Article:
Baboonery by Walter Kitundu

Baboons are brilliant. Scary. Cute. Smart. Crass. Social. Intriguing. Below are a few images from the Serengeti. The one above is from Lake Manyara.

What an interesting substance. Satisfying curiosity is the main activity of baby Baboons.

While the adults are slaking their thirst the youngster tries to remind them that it's also a pool.

After cooling off it's time for a quick grooming session.

The kids begin to play and an older sibling quickly asserts his dominance.

Fully recovered from being pinned down. Time to investigate something else.

Tanzania Animals (part three) by Walter Kitundu

A baby Baboon looks up from the security of its mothers arms.

With any luck, that little baboon will transform into this someday.

This baby Zebra is so young its stripes are still wrinkled.

I thought someone had left a plastic toy tortoise in my parents backyard... until it started walking toward me.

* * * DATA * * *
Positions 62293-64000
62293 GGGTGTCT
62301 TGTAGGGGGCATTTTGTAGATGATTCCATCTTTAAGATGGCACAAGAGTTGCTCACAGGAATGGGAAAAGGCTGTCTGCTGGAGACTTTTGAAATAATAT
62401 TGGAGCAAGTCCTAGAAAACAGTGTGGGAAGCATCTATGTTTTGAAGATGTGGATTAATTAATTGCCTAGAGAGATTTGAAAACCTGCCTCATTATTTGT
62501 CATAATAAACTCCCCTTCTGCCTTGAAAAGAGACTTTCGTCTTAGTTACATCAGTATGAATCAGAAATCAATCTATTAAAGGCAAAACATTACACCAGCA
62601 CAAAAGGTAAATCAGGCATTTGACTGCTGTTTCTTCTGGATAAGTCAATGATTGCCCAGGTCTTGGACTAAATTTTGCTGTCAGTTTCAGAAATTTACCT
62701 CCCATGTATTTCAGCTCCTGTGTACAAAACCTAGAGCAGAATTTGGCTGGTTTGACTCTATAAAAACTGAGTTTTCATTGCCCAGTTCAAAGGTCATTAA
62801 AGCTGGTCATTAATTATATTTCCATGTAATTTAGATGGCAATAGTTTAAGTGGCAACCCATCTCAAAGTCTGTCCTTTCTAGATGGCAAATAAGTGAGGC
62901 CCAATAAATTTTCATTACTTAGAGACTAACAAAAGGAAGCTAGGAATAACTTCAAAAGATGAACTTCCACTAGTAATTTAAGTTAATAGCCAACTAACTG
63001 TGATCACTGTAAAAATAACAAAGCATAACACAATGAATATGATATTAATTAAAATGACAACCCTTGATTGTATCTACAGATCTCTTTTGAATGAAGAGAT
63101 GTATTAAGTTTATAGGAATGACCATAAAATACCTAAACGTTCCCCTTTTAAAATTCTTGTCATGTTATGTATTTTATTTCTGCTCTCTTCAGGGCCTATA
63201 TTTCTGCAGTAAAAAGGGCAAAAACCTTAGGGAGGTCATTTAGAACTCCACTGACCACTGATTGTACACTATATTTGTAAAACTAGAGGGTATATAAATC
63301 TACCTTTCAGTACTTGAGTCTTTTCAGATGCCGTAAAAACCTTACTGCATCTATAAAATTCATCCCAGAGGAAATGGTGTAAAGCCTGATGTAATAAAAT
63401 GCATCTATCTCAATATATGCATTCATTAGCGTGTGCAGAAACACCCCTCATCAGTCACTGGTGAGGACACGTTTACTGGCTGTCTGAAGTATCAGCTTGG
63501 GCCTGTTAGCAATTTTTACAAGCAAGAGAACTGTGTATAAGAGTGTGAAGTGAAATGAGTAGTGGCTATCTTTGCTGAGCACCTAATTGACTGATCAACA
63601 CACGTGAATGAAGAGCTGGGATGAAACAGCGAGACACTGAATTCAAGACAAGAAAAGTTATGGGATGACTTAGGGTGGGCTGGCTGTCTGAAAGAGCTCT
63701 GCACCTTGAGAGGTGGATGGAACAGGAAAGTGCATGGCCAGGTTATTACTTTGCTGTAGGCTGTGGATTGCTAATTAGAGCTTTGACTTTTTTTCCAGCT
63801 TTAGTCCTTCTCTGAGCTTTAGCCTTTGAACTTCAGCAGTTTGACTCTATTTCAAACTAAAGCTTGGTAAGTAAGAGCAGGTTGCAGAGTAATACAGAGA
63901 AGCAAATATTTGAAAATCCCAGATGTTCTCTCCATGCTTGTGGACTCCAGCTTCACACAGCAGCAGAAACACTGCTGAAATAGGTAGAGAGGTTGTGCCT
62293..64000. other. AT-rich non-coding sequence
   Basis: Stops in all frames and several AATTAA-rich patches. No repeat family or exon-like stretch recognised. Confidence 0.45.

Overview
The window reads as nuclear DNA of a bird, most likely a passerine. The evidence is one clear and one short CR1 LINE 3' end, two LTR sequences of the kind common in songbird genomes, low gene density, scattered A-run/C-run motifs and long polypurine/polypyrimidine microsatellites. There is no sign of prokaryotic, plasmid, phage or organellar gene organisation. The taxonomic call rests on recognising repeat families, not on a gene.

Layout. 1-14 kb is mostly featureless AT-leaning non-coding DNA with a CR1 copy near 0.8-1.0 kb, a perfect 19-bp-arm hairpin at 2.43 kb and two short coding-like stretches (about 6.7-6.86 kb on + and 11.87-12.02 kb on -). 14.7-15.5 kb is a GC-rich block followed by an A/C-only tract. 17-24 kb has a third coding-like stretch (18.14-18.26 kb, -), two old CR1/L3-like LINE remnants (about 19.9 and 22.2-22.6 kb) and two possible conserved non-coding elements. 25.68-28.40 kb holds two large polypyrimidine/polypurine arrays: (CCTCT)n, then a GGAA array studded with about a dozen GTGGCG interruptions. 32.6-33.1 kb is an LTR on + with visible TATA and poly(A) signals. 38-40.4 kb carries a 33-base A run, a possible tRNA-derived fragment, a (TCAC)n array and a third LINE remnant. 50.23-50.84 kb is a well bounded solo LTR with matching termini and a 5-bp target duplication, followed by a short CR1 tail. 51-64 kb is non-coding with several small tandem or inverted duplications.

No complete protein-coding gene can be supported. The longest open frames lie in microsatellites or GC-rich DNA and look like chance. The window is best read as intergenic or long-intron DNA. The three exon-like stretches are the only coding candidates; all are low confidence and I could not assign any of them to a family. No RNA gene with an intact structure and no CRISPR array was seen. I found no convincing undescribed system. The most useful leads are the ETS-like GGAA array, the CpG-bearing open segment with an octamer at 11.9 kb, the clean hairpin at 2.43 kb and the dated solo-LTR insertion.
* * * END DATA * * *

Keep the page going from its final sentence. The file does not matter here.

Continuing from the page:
A Blue Monkey in the canopy near Lake Manyara.

Cape Buffalo at the water's edge. Early morning at Lake Manyara.

A closer look at a Cape Buffalo.

A Cheetah waits out the rain in Ngorongoro Crater.

In the Serengeti, afternoon sunlight and a Cheetah at rest.

Our tiniest antelope, the Dik Dik. They are often seen in pairs near the roadside where good cover is plentiful.

Elephants are thrilling to encounter. Sometimes peaceful, sometimes dangerous, always astounding.

A Giraffe feeds in Mikumi National Park.

In Zanzibar glowing worms pulse and crawl across rocks as the Indian Ocean rumbles in the darkness.

Hyenas are the definition of tough. They have immense jaw strength and can snap bones like toothpicks.

Closing out the Tanzania series, a Hyrax (related to the elephant) seeks relief from the blazing sun under our car.